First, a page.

2 Chinese Muslim converts in S’pore share how they celebrate Chinese New Year

2 Chinese Muslim converts in S’pore share how they celebrate Chinese New Year

Mothership.SG·2018-02-17 01:30

Chinese New Year is the time of the year when families go for reunion dinners, give their elders oranges, and the best part of it all, collect ang baos.

But how do Chinese Muslim converts in Singapore do it?

Candid discussion

A video uploaded by , a local Muslimwear online shop, shares the experience of two Chinese Muslim converts, Jihan and Jayina.

The video talks about their reaction to online comments such as why they converted to Islam, having to let go of beautiful but not so Muslim-friendly clothes, and of course, how they approach Chinese New Year.

Here are some of the things they discussed:

Unable to eat typical CNY food

According to Jihan, Chinese New Year is when her family will order the typical and delicious Chinese food, such as roast pork, duck and chicken.

Sadly, because of her halal diet, she can’t eat any of those.

“All the poultry you can imagine on the table and I can’t eat any of them because all I have is the thing that I ordered that is halal.”

Being popular with the kids

However, things aren’t always negative.

Having a strictly halal diet means that her Chinese relatives will always have to get pizza during house visits to accommodate to Jihan’s and her husband’s dietary needs.

Pizza being a fan favourite among the youngsters just makes the Muslim couple the most likable people in the room.

“All the kids were like, “Pizza! Pizza! Pizza!” And it’s all thanks to? The Muslim couple la.”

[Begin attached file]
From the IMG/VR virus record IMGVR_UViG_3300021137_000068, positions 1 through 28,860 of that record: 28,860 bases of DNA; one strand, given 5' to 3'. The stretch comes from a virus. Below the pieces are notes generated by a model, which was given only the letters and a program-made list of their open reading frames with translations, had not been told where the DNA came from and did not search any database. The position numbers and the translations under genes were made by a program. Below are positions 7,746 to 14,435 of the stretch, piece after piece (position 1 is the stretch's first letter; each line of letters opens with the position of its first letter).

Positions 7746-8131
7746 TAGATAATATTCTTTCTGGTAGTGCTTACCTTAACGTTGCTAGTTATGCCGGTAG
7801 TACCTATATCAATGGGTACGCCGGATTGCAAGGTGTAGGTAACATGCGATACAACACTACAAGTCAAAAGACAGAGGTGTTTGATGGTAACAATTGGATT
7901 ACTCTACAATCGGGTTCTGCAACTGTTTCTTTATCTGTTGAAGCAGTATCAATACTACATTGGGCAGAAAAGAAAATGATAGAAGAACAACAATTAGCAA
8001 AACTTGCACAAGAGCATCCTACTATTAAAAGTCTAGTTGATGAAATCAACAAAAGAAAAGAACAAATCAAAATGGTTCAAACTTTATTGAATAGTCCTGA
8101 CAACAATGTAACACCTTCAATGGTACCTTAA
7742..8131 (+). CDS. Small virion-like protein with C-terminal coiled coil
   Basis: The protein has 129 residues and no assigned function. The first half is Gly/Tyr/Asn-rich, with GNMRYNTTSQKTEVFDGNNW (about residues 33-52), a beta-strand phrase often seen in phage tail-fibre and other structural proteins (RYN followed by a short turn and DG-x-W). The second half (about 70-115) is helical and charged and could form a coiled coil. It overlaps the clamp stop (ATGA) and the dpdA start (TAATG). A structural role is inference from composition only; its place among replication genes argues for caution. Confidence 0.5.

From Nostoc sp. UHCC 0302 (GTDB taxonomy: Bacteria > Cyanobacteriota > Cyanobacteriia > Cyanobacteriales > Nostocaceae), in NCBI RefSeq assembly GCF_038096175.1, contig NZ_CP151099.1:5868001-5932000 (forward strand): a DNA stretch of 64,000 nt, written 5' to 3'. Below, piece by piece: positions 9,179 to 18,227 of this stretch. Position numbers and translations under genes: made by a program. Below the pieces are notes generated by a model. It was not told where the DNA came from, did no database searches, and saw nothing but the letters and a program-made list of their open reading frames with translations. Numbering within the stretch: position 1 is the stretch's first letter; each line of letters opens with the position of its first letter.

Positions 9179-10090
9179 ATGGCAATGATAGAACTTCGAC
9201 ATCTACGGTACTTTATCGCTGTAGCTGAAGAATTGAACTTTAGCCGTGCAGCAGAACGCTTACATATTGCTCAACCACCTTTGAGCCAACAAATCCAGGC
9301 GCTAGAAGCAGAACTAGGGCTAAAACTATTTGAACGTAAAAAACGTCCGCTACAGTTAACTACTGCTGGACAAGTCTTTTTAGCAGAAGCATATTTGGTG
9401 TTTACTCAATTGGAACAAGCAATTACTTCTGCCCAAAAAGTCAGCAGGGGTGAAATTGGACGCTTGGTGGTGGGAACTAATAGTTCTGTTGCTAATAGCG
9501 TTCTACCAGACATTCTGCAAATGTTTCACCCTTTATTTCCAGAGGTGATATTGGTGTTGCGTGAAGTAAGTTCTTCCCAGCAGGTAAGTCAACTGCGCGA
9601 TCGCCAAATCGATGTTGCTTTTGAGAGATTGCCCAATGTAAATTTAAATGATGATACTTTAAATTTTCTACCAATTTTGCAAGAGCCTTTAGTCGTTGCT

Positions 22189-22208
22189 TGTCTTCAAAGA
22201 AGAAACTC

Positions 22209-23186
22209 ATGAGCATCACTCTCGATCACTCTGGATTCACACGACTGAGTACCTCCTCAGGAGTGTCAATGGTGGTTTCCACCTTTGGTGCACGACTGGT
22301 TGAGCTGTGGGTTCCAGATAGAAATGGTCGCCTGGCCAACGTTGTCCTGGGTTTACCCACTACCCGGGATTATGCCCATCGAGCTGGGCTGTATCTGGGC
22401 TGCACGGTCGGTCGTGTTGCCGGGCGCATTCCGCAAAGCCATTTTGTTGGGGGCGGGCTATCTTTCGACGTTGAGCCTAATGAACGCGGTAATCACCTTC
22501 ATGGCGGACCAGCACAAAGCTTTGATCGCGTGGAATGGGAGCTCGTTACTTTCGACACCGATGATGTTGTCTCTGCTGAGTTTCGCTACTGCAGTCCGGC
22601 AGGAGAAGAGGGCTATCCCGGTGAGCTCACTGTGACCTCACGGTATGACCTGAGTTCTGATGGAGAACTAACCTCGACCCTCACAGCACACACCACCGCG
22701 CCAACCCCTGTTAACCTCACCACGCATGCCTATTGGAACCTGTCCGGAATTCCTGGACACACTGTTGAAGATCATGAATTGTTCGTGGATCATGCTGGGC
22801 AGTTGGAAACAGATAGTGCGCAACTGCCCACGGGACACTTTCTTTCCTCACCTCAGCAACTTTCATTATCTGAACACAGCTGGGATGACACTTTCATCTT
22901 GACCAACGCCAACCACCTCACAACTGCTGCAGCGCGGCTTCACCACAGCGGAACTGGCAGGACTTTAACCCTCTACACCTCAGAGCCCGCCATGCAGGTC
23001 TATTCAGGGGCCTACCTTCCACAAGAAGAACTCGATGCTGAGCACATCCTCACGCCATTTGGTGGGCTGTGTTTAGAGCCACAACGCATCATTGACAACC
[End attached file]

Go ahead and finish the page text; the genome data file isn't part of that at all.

Chinese food =/= non-halal

But the important question is: Does being a Muslim mean you can’t eat Chinese food for life?

Fortunately, that’s not the case for both Jihan and Jayina.

According to Jayina, her first Chinese New Year as a Muslim was a tear jerker as her family went the extra mile to ensure everything was halal and called her every time they had doubts about the halal status of minor ingredients such as oysters.

“It (Chinese food) doesn’t necessarily have to contain pork or alcohol. You can easily omit these. I grew up eating Chinese food during Chinese New Year, so I don’t want that to stop and neither does my family.”

As for Jihan, her helper was so eager to prepare halal dishes for Jihan, that she even buys halal chicken as food for their pet dog.

“You see our dog is like Muslim already like you and she always eats halal.”

Cross-cultural celebration

Celebrating ethnic festivities in a cross-cultural family sounds hard, but both ladies got through the adversities.

Jihan shares how her family and in-laws try to outdo each other by getting each other increasingly generous gifts during Chinese New Year and Hari Raya.

“My in-laws will buy five cartons of Mandarin oranges and then deliver to my house. So my father want to up them, right? So my father during Hari Raya, 15kg of durian from Malaysia.”

Jayina, who went through a rough patch with her family when she first told them of her decision to practice Islam, is glad that both families no longer talk about cultural differences.

“Now it’s just “So how is he? How is she? How’s the family doing?” you know.”

Islam-hating troll comments

This final comment on the video came from a troll:

“So lovely seeing people still converting to a medieval religion where apostasy is punishable by death, women get punished for being raped and thousands are committing atrocities against humanity for being “infidels”. Love it girl, keep sharing <3″

And this is basically how they replied:

Top image screenshot via Ayu Apparels’ video


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Chinese New Year Singapore